River port faces uncertain future

March 25: Tardy progress of work for the revival of Dhubri port has cast serious doubts among local residents about the fate of the project.
Mounting pressure from the Dhubri International River Port Demand Committee (DIRPDC) had forced the Centre to chalk out a plan to revive the river port by March 2010.
However, the plan, as of now, remains on paper only with very little progress of works on the ground.
The Inland Waterways Authority of India (IWAI), an autonomous body under the Union ministry of shipping, road transport and highways, is undertaking various development schemes along the national waterway, which includes construction of a terminal at Dhubri.
The Brahmaputra (891km) has already been declared a national waterway from Dhubri to Sadiya.
Under an action plan to make the national waterway fully functional by March 2010, a floating terminal with open storage facility and road connectivity for movement of loaded trucks was proposed at Dhubri at an estimated cost of Rs 2.06 crore, sources said.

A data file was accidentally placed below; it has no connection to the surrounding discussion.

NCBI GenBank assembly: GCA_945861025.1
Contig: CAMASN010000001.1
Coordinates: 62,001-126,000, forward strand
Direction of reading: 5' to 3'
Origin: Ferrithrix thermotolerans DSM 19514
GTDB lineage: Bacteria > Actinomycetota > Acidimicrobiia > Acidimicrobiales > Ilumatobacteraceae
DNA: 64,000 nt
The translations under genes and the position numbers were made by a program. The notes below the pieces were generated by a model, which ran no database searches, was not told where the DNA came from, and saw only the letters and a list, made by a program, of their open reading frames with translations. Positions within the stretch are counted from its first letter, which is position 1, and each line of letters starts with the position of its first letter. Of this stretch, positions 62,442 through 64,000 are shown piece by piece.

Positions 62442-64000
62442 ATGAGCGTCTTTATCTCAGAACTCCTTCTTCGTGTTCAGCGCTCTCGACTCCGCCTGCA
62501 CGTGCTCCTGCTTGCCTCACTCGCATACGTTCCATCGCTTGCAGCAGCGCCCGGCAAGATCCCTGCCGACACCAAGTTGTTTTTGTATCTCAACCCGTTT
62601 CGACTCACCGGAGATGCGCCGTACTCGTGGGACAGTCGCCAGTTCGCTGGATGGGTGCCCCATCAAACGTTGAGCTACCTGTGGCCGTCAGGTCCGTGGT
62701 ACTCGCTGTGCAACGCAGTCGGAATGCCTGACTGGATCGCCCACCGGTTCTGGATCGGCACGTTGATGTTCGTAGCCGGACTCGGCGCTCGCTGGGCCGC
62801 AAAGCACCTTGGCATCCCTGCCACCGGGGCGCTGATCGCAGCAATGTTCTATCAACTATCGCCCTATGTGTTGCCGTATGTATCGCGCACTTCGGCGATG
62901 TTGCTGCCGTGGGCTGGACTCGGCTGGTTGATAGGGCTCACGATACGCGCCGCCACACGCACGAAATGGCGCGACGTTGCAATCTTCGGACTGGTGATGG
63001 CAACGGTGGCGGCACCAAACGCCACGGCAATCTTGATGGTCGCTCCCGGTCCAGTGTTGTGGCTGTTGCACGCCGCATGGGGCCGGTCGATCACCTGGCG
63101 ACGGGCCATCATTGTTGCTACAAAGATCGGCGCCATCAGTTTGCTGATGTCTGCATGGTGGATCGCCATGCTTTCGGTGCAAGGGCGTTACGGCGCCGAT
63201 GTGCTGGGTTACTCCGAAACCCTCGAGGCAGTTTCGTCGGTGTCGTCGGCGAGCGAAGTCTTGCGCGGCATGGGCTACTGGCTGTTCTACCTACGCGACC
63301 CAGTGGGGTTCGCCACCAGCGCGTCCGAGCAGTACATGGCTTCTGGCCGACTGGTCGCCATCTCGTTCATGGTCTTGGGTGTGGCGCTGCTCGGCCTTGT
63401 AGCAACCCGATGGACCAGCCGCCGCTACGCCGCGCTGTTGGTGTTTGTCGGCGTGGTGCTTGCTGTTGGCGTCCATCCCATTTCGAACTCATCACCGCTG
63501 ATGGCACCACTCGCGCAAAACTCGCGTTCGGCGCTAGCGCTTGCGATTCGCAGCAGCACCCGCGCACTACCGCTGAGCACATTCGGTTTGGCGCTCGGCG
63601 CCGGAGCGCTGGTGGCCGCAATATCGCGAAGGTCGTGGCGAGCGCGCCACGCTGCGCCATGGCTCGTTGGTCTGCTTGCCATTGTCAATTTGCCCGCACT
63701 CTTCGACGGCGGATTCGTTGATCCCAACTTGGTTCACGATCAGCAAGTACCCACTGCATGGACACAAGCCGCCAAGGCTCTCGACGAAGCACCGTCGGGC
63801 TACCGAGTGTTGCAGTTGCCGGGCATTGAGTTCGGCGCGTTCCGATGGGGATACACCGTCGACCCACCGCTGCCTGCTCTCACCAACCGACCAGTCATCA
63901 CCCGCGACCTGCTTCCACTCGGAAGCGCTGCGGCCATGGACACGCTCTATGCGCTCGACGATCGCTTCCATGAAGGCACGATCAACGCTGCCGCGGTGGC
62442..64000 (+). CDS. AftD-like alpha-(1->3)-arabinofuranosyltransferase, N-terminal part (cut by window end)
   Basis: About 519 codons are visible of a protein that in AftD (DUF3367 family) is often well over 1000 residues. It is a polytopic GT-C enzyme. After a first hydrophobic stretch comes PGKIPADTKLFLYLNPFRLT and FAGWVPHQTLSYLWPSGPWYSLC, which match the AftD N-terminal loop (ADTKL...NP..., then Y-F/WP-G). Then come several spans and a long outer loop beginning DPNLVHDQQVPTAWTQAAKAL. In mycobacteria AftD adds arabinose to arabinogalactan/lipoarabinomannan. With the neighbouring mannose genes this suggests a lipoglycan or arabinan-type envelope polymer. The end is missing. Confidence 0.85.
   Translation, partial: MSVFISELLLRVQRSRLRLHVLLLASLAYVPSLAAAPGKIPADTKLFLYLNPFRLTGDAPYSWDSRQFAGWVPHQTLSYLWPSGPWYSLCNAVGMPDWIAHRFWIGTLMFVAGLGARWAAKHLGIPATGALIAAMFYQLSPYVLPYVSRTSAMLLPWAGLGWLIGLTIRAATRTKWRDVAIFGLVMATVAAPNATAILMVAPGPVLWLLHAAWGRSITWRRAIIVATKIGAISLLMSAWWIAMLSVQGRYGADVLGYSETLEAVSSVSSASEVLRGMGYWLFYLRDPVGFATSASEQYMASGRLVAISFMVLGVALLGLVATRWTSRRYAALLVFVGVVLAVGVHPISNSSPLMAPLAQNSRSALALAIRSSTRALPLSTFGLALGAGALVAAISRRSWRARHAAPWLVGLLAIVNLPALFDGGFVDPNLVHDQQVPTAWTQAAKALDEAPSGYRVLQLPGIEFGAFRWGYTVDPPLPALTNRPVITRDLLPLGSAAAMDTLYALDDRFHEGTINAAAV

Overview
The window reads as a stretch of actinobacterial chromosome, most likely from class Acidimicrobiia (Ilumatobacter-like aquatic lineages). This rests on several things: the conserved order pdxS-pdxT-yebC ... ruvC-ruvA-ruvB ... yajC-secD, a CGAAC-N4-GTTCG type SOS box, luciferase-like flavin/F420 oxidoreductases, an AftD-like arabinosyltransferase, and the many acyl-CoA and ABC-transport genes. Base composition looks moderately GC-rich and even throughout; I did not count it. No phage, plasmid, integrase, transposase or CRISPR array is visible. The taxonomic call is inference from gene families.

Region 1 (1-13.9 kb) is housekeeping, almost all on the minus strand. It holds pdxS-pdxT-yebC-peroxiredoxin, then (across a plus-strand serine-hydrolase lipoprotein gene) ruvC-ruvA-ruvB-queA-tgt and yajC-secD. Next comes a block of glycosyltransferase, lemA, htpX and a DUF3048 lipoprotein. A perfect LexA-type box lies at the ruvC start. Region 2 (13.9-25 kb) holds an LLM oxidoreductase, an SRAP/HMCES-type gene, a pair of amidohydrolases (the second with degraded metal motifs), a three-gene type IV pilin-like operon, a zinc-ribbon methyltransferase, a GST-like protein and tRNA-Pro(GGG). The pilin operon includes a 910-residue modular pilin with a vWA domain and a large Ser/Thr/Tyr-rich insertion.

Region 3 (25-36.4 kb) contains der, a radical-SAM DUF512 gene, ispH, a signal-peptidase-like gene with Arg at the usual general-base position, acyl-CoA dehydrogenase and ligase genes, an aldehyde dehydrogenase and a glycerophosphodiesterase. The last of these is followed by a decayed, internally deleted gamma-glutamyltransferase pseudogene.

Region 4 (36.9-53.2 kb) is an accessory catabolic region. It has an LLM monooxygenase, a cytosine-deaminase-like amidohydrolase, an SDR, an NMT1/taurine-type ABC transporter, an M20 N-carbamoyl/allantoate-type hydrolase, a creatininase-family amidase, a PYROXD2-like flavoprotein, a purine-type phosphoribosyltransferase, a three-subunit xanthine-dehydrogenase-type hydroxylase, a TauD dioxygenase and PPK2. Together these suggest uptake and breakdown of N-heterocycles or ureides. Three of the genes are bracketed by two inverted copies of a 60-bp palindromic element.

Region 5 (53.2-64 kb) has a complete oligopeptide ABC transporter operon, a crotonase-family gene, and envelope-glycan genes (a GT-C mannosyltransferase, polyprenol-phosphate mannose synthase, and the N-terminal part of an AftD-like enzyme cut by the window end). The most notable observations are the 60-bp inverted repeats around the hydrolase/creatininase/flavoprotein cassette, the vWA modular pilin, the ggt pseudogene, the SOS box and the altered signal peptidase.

Moreover, the waterway authorities had already provided a floating terminal with a crane for mechanical handling of cargo at the Free India ghat at Dhubri after acquiring land from the state government.
Union minister of shipping, road transport and highways, T.R. Baalu, told Dhubri MP, Anowar Hussain that the government had granted approval for acquisition of two hectares of land at Dhubri (Free India ghat) for Rs 3.13 crore in October 2008 to set up the terminal. After the land was handed over by the state government, work on a floating terminal at Dhubri was to be taken up by the IWAI.
However, a member of DIRPDC, Tripath Nath Chakraborty, refuted the Union minister’s claim.
Chakraborty said though a part of the funds, amounting to Rs 1.51 crore, had been released for acquisition of two hectares of land at Free India Ghat in October last year, there had been no progress till date. 
Moreover, as claimed by the ministry that the national waterway would be fully functional by March 2010 and road connectivity for movement of loaded trucks completed at Dhubri at a cost of Rs 2.06 crore, nothing has been done, he alleged.
Baalu had also claimed that regular cargo movement by a large fleet was already taking place at Dhubri.
The inland water transport (IWT) department, Assam, has been transporting cargo on a commercial basis through these small craft. Private operators are also operating. Under the protocol on inland water transit and trade between India and Bangladesh, Numaligarh Refinery Ltd has been sending diesel through this waterway. All the vessels to and from Haldia on the national waterway pass through Dhubri. 
The Union minister has asked the industries, trade and commerce associations at Dhubri to opt for the inland water transport mode for successful implementation of the project.